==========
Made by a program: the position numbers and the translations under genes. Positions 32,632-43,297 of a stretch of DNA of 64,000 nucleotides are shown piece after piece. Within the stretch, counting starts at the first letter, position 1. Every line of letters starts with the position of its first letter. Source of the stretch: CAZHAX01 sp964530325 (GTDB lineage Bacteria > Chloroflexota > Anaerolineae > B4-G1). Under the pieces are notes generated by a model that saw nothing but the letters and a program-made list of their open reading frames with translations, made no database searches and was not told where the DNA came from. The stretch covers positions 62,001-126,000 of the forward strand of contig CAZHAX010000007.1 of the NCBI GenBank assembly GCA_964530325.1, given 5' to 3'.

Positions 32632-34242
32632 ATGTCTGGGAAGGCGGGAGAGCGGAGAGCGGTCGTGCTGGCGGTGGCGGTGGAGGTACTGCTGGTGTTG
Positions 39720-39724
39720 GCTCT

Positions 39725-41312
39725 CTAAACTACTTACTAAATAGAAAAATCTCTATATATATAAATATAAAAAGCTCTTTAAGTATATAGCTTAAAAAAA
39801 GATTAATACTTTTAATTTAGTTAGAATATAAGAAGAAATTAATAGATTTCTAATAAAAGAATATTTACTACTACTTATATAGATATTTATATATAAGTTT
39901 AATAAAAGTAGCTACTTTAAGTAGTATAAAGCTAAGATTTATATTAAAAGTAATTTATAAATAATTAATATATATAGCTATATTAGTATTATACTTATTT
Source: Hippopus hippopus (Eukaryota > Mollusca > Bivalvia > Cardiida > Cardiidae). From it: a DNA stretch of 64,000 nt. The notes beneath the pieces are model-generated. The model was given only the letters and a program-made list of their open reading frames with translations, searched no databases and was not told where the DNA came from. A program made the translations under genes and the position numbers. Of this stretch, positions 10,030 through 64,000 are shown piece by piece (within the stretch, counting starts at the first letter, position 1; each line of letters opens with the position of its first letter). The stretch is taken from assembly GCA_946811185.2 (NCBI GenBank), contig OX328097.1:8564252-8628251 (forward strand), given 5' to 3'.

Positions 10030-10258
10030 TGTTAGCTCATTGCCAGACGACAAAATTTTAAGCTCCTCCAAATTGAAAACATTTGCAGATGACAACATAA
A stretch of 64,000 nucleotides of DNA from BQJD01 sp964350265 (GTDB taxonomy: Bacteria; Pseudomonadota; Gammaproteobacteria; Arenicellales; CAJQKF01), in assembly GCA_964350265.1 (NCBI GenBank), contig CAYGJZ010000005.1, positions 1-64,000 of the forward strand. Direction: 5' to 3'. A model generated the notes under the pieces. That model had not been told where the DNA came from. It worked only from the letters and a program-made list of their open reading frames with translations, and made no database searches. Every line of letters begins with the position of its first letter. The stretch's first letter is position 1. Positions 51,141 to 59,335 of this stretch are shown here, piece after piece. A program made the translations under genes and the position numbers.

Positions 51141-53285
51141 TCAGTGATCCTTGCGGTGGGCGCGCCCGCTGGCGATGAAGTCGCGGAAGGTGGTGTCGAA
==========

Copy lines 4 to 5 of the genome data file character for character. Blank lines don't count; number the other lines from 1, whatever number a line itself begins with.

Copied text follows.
Positions 39720-39724
39720 GCTCT